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EU POLL: Is the bloc to blame for the rise of Le Pen?

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The EU has been a contentious issue dividing the two political rivals, all the way back to the 2017 election in which Ms Le Pen conceded a resounding defeat at the hands of Mr Macron. Becoming France’s youngest-ever president aged 39, he clinched the presidency in the second-round run-off over Ms Le Pen, with 66 percent of the vote.

Mr Macron had maintained a comfortable margin in the polls ahead of Ms Le Pen this year, but now polls suggest the National Rally party leader is catching up with the president.

In a wry comment, Mr Macron said: “Nothing is impossible.”

Calling on his supporters to avoid complacency, he said: “Look at Brexit and so many elections, what appeared impossible and happened… nothing is impossible.”

Mr Macron has pushed for further EU integration of key member states, and has previously uttered calls for policies such as an EU army to be put into action.

Ms Le Pen, on the other hand, has proved an open and vocal sceptic of the bloc, shaming Mr Macron for gestures such as placing the EU flag under the Arc de Triomphe in Paris.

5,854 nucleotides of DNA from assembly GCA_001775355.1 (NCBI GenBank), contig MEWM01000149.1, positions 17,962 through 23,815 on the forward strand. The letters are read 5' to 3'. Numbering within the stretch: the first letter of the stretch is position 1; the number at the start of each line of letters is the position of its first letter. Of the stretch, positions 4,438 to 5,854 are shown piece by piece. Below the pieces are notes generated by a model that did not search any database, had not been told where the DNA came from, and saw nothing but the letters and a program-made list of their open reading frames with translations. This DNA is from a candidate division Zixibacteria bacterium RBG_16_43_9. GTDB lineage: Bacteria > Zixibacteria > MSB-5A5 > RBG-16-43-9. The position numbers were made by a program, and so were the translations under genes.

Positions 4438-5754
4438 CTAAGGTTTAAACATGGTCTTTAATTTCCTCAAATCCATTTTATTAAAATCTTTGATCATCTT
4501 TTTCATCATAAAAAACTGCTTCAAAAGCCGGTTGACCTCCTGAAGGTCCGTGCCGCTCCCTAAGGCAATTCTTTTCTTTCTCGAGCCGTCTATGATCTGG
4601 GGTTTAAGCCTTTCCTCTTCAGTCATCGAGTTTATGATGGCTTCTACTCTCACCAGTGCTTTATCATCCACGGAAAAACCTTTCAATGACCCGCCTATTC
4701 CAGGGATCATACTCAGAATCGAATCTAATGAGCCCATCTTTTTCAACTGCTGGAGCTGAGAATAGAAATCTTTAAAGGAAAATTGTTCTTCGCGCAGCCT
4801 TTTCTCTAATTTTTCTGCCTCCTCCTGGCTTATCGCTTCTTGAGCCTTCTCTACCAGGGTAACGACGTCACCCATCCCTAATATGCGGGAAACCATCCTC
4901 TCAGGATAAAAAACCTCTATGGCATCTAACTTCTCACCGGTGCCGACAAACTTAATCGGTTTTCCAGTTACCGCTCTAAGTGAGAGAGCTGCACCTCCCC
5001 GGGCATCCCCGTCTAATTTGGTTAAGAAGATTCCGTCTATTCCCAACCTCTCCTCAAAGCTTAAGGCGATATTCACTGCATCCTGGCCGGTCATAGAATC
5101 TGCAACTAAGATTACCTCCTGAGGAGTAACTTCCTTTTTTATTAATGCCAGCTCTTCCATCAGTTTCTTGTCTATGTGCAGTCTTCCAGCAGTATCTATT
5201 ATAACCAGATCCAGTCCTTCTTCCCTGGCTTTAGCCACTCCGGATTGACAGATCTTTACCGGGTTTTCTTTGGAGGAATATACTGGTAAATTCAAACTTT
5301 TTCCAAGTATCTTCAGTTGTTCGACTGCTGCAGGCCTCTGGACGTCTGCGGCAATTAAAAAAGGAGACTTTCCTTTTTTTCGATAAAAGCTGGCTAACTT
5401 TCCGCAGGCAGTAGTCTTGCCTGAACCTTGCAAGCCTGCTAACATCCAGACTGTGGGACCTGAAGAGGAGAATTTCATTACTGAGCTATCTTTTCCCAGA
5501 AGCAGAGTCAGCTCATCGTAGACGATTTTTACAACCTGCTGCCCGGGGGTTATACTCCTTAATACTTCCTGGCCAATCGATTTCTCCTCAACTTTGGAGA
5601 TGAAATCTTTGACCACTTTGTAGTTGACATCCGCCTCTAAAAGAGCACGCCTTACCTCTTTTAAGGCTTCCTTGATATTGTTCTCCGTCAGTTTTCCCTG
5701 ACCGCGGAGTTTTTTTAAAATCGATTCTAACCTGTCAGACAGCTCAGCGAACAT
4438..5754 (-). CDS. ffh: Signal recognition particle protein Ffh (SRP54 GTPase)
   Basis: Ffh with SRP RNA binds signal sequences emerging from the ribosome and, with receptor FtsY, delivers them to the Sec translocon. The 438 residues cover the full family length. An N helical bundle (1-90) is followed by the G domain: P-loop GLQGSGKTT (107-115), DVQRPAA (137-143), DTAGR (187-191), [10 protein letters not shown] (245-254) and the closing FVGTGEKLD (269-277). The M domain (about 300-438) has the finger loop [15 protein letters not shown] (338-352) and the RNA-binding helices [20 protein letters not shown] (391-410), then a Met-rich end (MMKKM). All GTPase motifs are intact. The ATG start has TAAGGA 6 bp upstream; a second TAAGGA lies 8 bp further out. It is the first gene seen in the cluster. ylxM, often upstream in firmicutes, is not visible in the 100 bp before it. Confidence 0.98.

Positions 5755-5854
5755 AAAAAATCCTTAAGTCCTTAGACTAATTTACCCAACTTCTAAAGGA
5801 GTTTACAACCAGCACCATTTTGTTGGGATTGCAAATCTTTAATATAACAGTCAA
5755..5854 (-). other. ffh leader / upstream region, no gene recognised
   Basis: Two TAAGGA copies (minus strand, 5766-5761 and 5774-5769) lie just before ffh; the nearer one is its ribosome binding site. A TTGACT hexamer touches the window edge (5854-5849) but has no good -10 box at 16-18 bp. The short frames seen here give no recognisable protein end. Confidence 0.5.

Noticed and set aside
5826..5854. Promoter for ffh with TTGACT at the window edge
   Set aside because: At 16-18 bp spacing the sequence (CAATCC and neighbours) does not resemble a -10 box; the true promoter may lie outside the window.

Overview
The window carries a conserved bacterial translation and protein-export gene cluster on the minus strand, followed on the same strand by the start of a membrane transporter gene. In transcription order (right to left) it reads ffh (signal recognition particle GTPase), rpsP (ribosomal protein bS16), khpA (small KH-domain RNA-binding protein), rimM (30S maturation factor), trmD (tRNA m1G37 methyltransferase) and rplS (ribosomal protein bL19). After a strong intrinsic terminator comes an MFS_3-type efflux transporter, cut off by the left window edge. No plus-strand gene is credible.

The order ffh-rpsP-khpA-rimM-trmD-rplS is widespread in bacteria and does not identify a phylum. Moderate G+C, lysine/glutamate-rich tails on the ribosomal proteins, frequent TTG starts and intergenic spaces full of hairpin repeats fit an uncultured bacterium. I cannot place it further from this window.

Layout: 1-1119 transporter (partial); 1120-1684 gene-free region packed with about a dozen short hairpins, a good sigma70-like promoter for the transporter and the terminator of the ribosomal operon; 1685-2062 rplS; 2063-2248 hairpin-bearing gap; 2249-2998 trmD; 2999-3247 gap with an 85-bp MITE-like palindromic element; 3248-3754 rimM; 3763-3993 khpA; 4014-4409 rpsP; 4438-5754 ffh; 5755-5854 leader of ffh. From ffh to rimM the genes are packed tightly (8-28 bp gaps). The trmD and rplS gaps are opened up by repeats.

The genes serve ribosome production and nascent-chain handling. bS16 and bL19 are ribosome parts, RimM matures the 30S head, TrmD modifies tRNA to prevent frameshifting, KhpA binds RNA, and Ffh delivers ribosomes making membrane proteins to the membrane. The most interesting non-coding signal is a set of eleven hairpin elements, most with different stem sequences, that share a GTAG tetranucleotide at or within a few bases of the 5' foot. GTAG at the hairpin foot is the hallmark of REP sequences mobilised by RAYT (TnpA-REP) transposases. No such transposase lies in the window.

This time round, Ms Le Pen has dialled back her Eurosceptic rhetoric to focus on the rising cost of living and domestic policies within French borders.

As the US’s German Marshall Fund puts it, the French elections and EU politics are intertwined, and the results of April’s elections will “define” both bloc and French politics for “the next few years”.

Incumbent Mr Macron had always been the assumed winner in the run-up to the elections, yet opinion polls started to show a surge in popularity for long-time rival Marine Le Pen which might make the current French president nervous

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Mr Macron took his time in declaring his candidacy, and has only held one campaign rally ahead of the elections.

Addressing his pre-occupation with Ukraine, he added: “No one would understand if I wasn’t there to protect the French.”

With his energy diverted by the Ukraine crisis, he is seen as having ignored a number of the pressing domestic social issues which could sway voters another way.

He said in a jab at the National Rally: “I take full responsibility for having spoken to the president of Russia, in the name of France.

“I was never naive, unlike others. I was never complicit, unlike others.”

Ms Le Pen has zeroed in on the rising cost of living, seeing her gaining ground.

Mr Macron, a former investment banker, has previously been branded a “president of the rich”. This is a label he is looking to shed as voters’ pockets are pinched and fuel prices rise.

French bar owner Rosie Garcia told the Telegraph: “Macron has done too much for the rich.

“He may have cut taxes but pensions and wages are not going up and everything else is. Maybe she’ll [Le Pen] be worse but let’s try.”



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